What: Shares of BioMarin Pharmaceutical (NASDAQ:BMRN), a biopharmaceutical company focused on developing drugs to treat rare and ultra-rare diseases, soared 16% in March, according to data from S&P Capital IQ, after receiving positive commentary from investment banking firm Deutsche Bank.
So what: According to well-respected analyst Robyn Karnauskas at Deutsche Bank, BioMarin shares have plenty of room to head higher, either because of catalysts inherent within its own developing pipeline, or as a merger/acquisition target.
Karnauskas specifically wrote in her note to investors that "If there is pipeline success, we think [a merger and acquisition] premium will go into the stock in . We currently see a potential takeout at $170 a share." If right, Karnauskas' prognostication works out to nearly 40% upside from where BioMarin ended March.
Additionally, Karnauskas believes that BioMarin could reach $219 per share if just some of BioMarin's key pipeline products are successful. Specifically mentioned were BMN-111 for achondroplasia, BMN-270 for hemophilia A, and drisapersen, a potential Duchenne muscular dystrophy treatment that BioMarin inherited when it purchased Prosensa. In what's referred to as a "blue-skies scenario," where everything in BioMarin's pipeline is successful, Karnauskas believes BioMarin could be worth anywhere from $308 to $418 per share, a tremendous leap from today's share price of $123.
Now what: What investors need to ask themselves after BioMarin's monster run higher in March is whether or not this currently $20 billion market cap company deserves a valuation of $27 billion -- or higher based on Karnauskas' suggested M&A price.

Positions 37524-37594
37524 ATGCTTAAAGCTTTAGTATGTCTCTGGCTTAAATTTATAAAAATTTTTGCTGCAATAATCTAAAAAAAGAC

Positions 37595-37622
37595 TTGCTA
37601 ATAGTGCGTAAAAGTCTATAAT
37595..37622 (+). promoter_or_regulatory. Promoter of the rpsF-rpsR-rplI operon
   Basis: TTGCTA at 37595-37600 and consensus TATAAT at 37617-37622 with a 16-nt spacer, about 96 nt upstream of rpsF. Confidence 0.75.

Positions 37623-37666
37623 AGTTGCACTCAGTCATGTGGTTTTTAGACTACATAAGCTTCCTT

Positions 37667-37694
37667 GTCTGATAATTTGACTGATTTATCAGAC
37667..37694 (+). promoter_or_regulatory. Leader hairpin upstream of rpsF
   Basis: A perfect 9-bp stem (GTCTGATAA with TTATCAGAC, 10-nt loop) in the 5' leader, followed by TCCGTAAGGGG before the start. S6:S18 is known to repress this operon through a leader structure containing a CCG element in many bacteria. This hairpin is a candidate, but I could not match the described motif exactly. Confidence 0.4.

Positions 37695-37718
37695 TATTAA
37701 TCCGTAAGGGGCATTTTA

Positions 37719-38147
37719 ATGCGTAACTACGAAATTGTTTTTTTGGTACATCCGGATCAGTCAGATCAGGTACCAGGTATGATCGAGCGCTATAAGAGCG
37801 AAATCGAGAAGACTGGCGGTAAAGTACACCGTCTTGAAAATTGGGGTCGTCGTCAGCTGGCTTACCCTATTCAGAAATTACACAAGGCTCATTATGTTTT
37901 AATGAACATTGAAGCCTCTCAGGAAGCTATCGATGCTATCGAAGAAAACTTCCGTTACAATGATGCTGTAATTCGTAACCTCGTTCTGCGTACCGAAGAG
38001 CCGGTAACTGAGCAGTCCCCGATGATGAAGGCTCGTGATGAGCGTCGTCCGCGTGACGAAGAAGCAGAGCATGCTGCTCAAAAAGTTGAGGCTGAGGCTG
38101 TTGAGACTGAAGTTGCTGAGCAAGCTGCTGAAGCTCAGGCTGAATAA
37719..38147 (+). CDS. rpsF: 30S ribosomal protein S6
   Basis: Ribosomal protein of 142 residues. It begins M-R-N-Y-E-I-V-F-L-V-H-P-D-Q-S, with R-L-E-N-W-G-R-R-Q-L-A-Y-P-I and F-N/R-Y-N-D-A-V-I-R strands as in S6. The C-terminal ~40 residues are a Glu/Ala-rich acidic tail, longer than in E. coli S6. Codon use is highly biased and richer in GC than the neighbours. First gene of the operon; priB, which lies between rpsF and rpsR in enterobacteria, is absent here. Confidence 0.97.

On one hand, BioMarin's business model of focusing on ultra-rare and rare diseases should minimize competition, afford it a long opportunity to stay on pharmacy shelves with high margins, and should all but assure that insurers latch on with coverage. Focusing on rare diseases has been a successful strategy for Alexion Pharmaceuticals, and it looks as if BioMarin will follow in its footsteps.
On the other hand, BioMarin looks like a hot air balloon when you examine its bottom-line. Biopharmaceutical companies with deep pipelines are often given some slack when it comes to losing money because of high research costs. However, its current valuation of nearly $20 billion should give even the most risk-tolerant investors some pause, considering that BioMarin is slated to lose money through 2017. It could be four or five years from now before BioMarin's forward P/E even falls below 100!
While I could certainly see the allure of BioMarin from the perspective of Big Pharma, I don't personally view the company as having much room for upside short of a buyout, which is itself no guarantee. Before investing in BioMarin I'd want to see an additional drug or two make it to market, and I'd really prefer to see BioMarin narrowing its cash burn and lessening its annual losses.